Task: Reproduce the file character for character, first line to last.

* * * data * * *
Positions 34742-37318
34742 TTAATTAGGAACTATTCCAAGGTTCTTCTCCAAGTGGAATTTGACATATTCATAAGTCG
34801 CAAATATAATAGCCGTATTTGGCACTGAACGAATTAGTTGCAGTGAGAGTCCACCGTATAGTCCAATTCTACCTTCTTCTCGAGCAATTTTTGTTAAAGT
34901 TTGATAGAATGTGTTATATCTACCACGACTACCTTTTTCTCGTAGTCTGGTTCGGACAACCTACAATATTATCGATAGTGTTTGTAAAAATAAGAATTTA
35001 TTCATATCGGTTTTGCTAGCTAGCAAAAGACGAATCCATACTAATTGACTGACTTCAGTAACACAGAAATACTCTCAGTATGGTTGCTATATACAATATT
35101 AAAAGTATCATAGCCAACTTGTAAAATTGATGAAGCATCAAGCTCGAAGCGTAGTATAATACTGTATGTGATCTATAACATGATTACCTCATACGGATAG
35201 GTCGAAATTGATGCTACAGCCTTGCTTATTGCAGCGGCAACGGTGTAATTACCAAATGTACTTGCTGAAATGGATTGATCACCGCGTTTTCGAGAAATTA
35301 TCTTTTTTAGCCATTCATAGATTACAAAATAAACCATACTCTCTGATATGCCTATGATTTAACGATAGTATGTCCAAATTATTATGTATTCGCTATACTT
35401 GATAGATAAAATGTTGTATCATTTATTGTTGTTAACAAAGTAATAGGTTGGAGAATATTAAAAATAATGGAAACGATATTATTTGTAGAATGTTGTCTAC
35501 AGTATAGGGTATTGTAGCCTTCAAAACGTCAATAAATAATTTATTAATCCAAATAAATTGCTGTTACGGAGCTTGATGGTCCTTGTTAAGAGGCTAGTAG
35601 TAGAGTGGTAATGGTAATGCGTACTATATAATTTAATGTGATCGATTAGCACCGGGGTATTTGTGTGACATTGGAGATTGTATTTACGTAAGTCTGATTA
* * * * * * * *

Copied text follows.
Positions 34742-37318
34742 TTAATTAGGAACTATTCCAAGGTTCTTCTCCAAGTGGAATTTGACATATTCATAAGTCG
34801 CAAATATAATAGCCGTATTTGGCACTGAACGAATTAGTTGCAGTGAGAGTCCACCGTATAGTCCAATTCTACCTTCTTCTCGAGCAATTTTTGTTAAAGT
34901 TTGATAGAATGTGTTATATCTACCACGACTACCTTTTTCTCGTAGTCTGGTTCGGACAACCTACAATATTATCGATAGTGTTTGTAAAAATAAGAATTTA
35001 TTCATATCGGTTTTGCTAGCTAGCAAAAGACGAATCCATACTAATTGACTGACTTCAGTAACACAGAAATACTCTCAGTATGGTTGCTATATACAATATT
35101 AAAAGTATCATAGCCAACTTGTAAAATTGATGAAGCATCAAGCTCGAAGCGTAGTATAATACTGTATGTGATCTATAACATGATTACCTCATACGGATAG
35201 GTCGAAATTGATGCTACAGCCTTGCTTATTGCAGCGGCAACGGTGTAATTACCAAATGTACTTGCTGAAATGGATTGATCACCGCGTTTTCGAGAAATTA
35301 TCTTTTTTAGCCATTCATAGATTACAAAATAAACCATACTCTCTGATATGCCTATGATTTAACGATAGTATGTCCAAATTATTATGTATTCGCTATACTT
35401 GATAGATAAAATGTTGTATCATTTATTGTTGTTAACAAAGTAATAGGTTGGAGAATATTAAAAATAATGGAAACGATATTATTTGTAGAATGTTGTCTAC
35501 AGTATAGGGTATTGTAGCCTTCAAAACGTCAATAAATAATTTATTAATCCAAATAAATTGCTGTTACGGAGCTTGATGGTCCTTGTTAAGAGGCTAGTAG
35601 TAGAGTGGTAATGGTAATGCGTACTATATAATTTAATGTGATCGATTAGCACCGGGGTATTTGTGTGACATTGGAGATTGTATTTACGTAAGTCTGATTA